6. Pay homage to a dreadful past at the Museum of Genocide Victims


A gymnasium turned KGB headquarters during the period of Soviet rule, the now-museum traces the stories of those who suffered from and fought against the regime – with documents and artefacts showcased on the second floor, and chilling prison cells and torture and execution chambers below ground level.

7. Walk through the Gates of Dawn

Vilnius Gates of Dawn

The only one surviving of the city’s original five gates, the southern Gates of Dawn are the city’s most prominent religious landmark thanks to the 17th century painting of Virgin Mary inside the chapel. The Renaissance “Vilnius Madonna” is believed to have miraculous healing powers and is a major pilgrimage site for Catholics.

8. Check your erudition at Literary Street

Avid readers will find familiar names in Vilnius’ “Literary Street” (Literatų g.), another open-air art project carried out by local creatives. The idea behind its numbered pieces of artwork was to distinguish and commemorate writers and poets who, at some point in time, were in one way or another connected to the Lithuanian literary tradition.

9. Get a phone call from Frank Zappa

Frank Zappa memorial Vilnius

Daniel Valenzuela/ArrivalGuides

Although the eccentric American musician had never been nor had any ties to the Lithuanian capital, a monument commemorating the man and his work stands in a parking lot next to K. Kalinausko Street. The monument is a symbol of freedom more than a dedicated following of his work among locals (although one has emerged in the years following its inauguration), and was meant to challenge the superimposed idols of the country’s Soviet past by the local artistic community and photographer Saulius Paukstys in particular. Expect an incoming call from Zappa upon scanning the monument’s QR code.

10. Pamper yourself at a local spa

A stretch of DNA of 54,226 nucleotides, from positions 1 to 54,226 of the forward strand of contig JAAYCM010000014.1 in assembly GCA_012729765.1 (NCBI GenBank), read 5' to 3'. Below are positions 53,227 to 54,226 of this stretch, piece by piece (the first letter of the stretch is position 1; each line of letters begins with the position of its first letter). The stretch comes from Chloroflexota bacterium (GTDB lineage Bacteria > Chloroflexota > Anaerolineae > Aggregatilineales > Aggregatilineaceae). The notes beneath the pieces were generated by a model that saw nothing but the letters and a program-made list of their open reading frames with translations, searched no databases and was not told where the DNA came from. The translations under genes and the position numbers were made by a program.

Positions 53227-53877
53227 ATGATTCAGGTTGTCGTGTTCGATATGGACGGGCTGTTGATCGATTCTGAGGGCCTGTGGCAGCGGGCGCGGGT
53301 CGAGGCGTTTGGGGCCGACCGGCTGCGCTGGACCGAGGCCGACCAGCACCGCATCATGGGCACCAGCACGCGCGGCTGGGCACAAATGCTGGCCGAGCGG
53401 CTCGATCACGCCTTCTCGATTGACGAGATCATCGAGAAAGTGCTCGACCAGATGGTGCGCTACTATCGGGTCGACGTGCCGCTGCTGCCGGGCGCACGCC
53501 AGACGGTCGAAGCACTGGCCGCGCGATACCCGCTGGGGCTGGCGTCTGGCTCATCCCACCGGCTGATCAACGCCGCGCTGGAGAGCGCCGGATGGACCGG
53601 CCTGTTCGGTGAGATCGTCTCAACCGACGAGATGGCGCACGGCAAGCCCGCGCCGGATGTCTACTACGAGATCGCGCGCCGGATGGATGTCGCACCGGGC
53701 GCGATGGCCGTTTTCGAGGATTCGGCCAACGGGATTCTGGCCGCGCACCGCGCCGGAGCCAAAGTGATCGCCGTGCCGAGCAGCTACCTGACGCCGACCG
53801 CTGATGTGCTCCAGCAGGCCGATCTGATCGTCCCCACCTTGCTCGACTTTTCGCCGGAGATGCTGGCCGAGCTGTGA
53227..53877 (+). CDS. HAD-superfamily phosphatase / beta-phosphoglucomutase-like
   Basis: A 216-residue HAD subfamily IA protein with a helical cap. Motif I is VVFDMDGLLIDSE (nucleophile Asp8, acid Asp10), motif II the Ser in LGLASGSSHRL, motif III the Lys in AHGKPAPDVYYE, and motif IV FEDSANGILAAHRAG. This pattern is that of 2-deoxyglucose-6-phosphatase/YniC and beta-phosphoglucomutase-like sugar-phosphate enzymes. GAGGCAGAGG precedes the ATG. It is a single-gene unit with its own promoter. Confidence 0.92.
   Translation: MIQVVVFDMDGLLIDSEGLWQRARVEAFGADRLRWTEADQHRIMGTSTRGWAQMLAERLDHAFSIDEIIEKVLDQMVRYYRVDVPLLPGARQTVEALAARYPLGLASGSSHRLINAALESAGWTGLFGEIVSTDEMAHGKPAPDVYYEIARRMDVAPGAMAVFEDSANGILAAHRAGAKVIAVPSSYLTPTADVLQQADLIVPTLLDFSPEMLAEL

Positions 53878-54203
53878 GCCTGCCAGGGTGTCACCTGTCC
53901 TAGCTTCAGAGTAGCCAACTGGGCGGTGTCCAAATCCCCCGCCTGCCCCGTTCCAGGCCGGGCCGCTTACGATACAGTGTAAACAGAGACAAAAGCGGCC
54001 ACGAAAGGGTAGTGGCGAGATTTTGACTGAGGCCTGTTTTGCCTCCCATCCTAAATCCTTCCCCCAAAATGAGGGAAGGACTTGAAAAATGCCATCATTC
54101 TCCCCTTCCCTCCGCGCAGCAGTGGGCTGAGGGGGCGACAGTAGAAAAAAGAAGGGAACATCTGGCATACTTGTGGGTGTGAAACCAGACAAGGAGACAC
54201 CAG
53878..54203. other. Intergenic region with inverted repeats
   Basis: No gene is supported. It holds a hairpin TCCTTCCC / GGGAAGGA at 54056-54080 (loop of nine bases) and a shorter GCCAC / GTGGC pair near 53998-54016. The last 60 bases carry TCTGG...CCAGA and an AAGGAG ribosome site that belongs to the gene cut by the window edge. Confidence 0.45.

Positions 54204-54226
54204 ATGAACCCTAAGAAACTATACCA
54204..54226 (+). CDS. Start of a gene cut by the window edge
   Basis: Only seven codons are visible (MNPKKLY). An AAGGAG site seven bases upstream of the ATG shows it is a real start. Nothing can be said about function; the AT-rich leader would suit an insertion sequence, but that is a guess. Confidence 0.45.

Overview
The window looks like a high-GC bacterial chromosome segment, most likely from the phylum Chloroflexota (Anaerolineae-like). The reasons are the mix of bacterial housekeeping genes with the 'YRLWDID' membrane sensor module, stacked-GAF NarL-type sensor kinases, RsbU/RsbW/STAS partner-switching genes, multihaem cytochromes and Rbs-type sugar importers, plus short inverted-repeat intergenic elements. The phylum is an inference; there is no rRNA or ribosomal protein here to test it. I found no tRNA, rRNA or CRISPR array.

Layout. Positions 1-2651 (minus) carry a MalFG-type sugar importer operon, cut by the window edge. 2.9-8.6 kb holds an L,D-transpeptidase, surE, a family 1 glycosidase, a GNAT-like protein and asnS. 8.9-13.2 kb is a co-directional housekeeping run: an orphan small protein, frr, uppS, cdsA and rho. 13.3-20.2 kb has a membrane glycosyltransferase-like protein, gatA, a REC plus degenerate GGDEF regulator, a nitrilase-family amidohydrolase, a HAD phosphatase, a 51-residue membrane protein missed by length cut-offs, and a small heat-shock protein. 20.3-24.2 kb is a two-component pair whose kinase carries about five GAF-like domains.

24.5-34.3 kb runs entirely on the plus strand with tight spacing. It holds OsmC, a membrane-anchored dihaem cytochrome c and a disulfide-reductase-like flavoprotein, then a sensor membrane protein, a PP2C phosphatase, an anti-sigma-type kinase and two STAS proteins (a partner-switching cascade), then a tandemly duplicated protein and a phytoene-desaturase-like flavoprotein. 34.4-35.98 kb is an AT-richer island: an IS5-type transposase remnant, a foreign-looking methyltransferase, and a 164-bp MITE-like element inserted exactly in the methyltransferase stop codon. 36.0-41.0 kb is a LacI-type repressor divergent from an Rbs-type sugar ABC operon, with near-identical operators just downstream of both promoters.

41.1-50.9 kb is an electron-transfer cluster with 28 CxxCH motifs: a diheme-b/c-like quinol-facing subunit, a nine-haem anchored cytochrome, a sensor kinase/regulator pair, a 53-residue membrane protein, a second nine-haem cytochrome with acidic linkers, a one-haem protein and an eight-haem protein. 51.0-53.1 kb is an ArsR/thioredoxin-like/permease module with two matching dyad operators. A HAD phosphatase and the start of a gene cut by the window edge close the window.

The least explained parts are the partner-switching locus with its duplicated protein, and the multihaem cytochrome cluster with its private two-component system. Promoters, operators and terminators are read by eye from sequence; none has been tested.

Spa in Vilnius

Both of Lithuania’s famous resort towns – Druskininkai and Birštonas – are a ways away from Vilnius, but there is an impressive number of spa centers in the city itself. A 60-minute long full-body massage performed by a professional massage therapist can cost as little as €35, at least three times less than a similar procedure would cost in the UK, for example.


There is no shortage of visitor accommodation in Vilnius, and with the savings you’ll surely be making on meals, transportation and entertainment, splurging a bit on accommodation is justifiable. Our highest recommendation goes to the Kempinski Hotel Cathedral Square located in the very heart of Vilnius.

Vilnius Kempinski

Superior Room at Kempinski Hotel Cathedral Square

Ideally situated in Vilnius Old Town, right on Cathedral Square, and with all the major sights and attractions within walking distance – the main thoroughfare, Gediminas Prospectus, is just steps away, as is Gediminas Castle and countless options for dining and nightlife – there simply is no better location in the city. Pro tip: be sure to book a room with a view overlooking the square and admire the hot air balloons as they gently float by just before sunset.

Vilnius Kempinski

Breakfast buffet at Kempinski Hotel Cathedral Square

The hotel also boasts first-rate facilities and services, including world-class dining, an elegant lounge-bar, and a breakfast buffet that will make your jaw drop. The fully equipped gym, spa (get the Vilnius spa experience without ever having to leave the hotel!) and wellness centre offers a wide range of beauty and massage treatments, as well as a pool, Jacuzzi and sauna.

Spa area at Kempinski Hotel Cathedral Square

Kempinski Hotel Cathedral Square offers guests the chance to enjoy 5-star luxury and service at affordable prices in what is already one of Europe’s best value destinations.